North Dakota bill that would create minimum student threshold for superintendents appears dead after hearing

No one testified in favor of the bill during the House Education Committee's hearing on the bill.

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Representative Ruby testifies in front of the House Education Committee Wednesday, Jan. 25.
Screenshot from legislative stream

BISMARCK — The controversial Students and Taxpayers Opportunity Act appears to be dead after testimonies were heard by the House Education Committee on Wednesday, Jan. 25.

Rep. Matthew Ruby, R-Minot, who introduced House Bill 1251 , said Wednesday he had received a lot of emotional response against the act that would eliminate more than 60 superintendent jobs in the state.

"Like I said, there is still some discussions that we can have around this conversation, but I think forcing a shared superintendent isn't going to work quite like I intended," he said.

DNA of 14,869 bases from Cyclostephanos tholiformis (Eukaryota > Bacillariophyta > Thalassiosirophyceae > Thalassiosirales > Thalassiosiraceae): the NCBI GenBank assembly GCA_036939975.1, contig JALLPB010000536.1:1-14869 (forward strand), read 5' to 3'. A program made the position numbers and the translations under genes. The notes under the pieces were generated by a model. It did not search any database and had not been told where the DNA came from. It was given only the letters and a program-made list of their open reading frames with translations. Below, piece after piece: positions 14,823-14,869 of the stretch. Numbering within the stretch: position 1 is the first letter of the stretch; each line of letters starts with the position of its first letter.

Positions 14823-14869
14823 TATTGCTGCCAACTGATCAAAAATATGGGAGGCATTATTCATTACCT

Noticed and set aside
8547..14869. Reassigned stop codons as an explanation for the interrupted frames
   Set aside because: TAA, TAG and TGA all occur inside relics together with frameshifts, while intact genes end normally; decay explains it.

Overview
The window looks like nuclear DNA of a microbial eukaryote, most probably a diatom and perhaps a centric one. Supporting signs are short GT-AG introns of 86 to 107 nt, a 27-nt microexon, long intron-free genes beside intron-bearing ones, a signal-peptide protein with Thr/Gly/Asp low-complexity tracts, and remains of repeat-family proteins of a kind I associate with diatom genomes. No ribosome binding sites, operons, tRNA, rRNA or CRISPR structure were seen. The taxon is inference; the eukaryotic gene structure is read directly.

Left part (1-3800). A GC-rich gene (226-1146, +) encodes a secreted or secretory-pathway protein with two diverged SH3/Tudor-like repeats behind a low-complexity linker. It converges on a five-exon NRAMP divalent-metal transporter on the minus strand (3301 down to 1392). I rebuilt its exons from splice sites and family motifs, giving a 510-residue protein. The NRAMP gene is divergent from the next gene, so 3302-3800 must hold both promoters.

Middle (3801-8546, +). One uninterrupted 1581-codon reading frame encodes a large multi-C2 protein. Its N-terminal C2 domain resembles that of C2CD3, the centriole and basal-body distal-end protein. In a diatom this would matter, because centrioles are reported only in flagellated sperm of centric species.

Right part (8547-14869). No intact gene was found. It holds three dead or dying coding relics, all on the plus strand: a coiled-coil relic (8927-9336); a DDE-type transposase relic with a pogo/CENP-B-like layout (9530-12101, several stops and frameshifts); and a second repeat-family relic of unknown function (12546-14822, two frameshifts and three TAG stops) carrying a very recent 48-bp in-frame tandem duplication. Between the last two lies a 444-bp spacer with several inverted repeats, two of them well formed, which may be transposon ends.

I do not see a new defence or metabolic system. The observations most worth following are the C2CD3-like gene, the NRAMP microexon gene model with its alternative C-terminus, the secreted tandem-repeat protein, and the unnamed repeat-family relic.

The bill would make one superintendent oversee a minimum of 475 students and cap their pay. It was projected to save the state up to $13 million a year and would help increase teacher pay. School districts under the 475-student threshold would have to share a superintendent with another district.

No one testified in support of the bill at the hearing on Wednesday.


Ruby hopes to implement some new ideas into the bill to help ease some of the concerns. No action has been taken on the bill by the committee. Representative Ruby did not say when he would re-work the bill.

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